Volunteering in the Community

Trends / Sustainability
Rebecca Rom-Frank
Sep 30, 2021
The term “sustainability” often brings the environment to mind first, but contemporary definitions intertwine social and economic justice with sustainable solutions. Rightfully so, since it’s now widely understood that low‑income communities are already bearing the worst effects of pollution, extreme weather, and heat waves caused by climate change; the pandemic also drew more attention to social determinants of health. So, it makes sense that at Getty Images, throughout 2020, our customers wanted to picture “empathy” and “resilience” through visuals that show how people give back, meaning that we saw rising customer searches for “community service,” “community garden,” “food bank,” “mentoring,” and “volunteering in the community.”

This rising interest in visualizing community service reflects a real moment in the US, when the convergence of the pandemic with the Black Lives Matter movement activated many people. Mutual aid, a form of organizing that emphasizes community reciprocity and solidarity in the face of a crisis, became increasingly popular; the nonprofit Town Hall Project reports that what started out as 50 mutual aid groups at the beginning of the pandemic exploded into 800 across 48 states by May 2020. Collecting and distributing food and resources to elderly and struggling neighbors was par for the course during such a challenging time. Our Visual GPS research found that over the past two years, 69% of Americans participated in some form of activism, and 3 in 4 now prefer to buy from companies that support social good—indicating that consumers are more value‑driven than ever before.

For brands and organizations who want to speak to this rise in activism, but may want to avoid protest imagery lest they repeat Pepsi’s Kendall Jenner mistake, showing how people volunteer their time is a good alternative. Even before the pandemic, volunteering was just a regular part of many people’s lifestyles. On average, 1 in 4 Americans spend time volunteering, and 3 in 5 regularly help out their neighbors. According to Americorps, Americans spend an average of 52 hours a year volunteering, and altogether donate $193 billion worth of their time. So, here are three tips for brands, organizations, and media outlets who want to show how people are giving back to their communities.
Who is supporting whom
Mutual aid groups may have become increasingly popular during the pandemic, but they have deep roots in communities of color. Mutual aid societies date back to the 18th century, when African Americans, excluded from banks, formed their own credit unions; in the 1960s, the Black Panthers provided community resources. Lending circles, in which communities pool and distribute their own money, are common amongst Latinx and Asian immigrant populations. Mutual aid is different than charity in that community members are taking matters into their own hands.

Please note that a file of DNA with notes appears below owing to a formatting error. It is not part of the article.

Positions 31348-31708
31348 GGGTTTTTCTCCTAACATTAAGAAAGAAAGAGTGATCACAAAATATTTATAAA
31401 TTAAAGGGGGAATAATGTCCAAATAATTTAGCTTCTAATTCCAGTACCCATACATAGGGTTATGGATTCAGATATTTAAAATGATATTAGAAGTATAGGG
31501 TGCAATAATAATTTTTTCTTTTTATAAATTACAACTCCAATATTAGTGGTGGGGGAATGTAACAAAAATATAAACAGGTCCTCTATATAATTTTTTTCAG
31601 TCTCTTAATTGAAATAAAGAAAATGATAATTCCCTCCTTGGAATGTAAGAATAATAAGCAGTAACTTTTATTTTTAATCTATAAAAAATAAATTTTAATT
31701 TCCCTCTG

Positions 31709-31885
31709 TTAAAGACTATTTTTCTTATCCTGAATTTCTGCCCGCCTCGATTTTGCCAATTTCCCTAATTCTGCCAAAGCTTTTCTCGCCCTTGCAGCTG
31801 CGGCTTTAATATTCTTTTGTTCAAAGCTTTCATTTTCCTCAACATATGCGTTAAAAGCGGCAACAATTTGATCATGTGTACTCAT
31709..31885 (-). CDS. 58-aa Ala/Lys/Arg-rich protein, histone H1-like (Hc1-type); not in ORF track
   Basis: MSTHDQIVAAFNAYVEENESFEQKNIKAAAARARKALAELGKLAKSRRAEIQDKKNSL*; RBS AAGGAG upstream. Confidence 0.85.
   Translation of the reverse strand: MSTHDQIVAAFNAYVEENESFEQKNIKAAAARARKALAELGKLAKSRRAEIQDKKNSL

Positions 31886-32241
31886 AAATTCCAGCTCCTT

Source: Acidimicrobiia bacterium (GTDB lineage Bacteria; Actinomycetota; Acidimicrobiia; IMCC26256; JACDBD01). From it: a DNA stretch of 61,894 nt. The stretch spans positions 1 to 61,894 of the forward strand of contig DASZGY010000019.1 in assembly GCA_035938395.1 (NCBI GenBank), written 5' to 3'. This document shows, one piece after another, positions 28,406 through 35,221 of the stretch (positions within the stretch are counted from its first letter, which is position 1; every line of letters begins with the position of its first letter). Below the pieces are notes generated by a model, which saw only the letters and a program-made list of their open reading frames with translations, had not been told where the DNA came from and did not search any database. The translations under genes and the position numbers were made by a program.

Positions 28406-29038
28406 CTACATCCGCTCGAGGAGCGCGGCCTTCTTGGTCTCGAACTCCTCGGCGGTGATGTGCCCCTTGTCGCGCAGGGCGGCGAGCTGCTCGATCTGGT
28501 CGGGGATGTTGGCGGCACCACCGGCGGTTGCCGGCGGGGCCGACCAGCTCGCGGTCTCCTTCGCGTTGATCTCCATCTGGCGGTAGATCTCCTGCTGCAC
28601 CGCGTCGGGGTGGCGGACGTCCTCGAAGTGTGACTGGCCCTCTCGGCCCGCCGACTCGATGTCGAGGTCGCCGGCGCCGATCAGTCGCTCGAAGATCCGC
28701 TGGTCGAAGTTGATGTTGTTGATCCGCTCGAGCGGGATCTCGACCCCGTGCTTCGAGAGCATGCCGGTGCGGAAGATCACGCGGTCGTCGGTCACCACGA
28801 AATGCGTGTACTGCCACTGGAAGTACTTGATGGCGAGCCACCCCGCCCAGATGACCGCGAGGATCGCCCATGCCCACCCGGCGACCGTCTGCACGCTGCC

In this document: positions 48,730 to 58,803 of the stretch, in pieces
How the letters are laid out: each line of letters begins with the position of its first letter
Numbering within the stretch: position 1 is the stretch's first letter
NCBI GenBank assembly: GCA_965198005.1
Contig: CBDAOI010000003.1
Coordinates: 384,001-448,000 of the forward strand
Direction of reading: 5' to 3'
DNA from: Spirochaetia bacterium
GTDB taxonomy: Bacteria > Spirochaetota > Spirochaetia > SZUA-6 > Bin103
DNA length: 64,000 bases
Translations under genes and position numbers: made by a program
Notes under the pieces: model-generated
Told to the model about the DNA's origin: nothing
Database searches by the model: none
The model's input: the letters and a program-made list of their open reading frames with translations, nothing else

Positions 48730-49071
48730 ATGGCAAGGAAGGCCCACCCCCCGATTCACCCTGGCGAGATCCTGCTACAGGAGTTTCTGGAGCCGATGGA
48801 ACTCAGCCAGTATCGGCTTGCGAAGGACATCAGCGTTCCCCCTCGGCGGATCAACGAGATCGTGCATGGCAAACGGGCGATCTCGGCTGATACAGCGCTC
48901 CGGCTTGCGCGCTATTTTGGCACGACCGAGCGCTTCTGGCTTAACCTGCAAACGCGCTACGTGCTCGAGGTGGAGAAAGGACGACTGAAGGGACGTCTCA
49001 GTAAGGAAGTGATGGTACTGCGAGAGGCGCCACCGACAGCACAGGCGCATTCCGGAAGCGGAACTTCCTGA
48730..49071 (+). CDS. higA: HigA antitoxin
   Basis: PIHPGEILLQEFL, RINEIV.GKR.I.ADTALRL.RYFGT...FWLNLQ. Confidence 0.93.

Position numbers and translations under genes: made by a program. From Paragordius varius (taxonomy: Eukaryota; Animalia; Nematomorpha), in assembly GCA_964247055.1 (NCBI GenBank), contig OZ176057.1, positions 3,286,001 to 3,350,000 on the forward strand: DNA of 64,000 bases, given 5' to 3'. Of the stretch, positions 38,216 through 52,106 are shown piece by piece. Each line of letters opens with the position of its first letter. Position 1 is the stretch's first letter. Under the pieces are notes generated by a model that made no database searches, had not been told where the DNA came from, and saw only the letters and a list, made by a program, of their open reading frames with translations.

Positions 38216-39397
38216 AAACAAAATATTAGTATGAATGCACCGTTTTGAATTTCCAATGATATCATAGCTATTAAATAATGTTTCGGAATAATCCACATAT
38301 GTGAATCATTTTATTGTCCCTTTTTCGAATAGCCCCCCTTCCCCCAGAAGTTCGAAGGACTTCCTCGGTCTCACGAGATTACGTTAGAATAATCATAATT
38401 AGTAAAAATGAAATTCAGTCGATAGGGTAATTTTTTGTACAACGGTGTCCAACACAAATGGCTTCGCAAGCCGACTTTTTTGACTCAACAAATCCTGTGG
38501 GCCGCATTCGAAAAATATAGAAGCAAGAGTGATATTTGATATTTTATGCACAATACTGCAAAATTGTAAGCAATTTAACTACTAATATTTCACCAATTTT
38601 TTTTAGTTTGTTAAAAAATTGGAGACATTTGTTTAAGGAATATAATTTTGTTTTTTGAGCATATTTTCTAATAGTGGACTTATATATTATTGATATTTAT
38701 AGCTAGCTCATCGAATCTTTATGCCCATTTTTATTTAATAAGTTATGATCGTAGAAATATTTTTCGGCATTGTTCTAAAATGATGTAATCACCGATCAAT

Visually, it’s important to show diversity, and the emotional wellbeing that acts of kindness inspire—but it’s also important to think about how the composition and positioning of the image tells a story about the relationship between the people volunteering and the people being helped. Many volunteers are supporting their own communities from within, so look for a dynamic of mutual respect, care, and dignity.
People of all ages are doing their part
Our Visual GPS research found that, while younger generations may be more likely to protest online or in person, seniors are more likely to volunteer their time and money to good causes. Pre‑pandemic, seniors made up the bulk of volunteers in the US, but when the virus made them vulnerable. younger generations stepped up to do their part. The Red Cross reports that Covid inspired a 20% spike in new volunteer applications, and this year, almost 30% of its volunteer workforce was between the ages of 25 to 49.

Consider how volunteers of all ages may be donating their time, and how they might be focused on slightly different causes or approaches, or offer different skills and experience.
People are supporting their own community from within
Community gardens, tree‑planting, and cleaning up trash in parks and on the beach are great ways to help, but these are only some of the ways that people give back. Nonprofit Source reports that the most popular volunteer activities are food collection and distribution, fundraising, general labor or transportation assistance, and tutoring or teaching. And the list doesn’t stop there: some people also lead artistic activities, coach sports teams, or provide counseling or medical care.

Think outside the box and look for visuals that capture the variety of real, creative ways in which people are enriching their own communities and environments from within. And keep in mind that, as news coverage increasingly connects the dots between climate change and social issues, there will only be more to do in the coming years.
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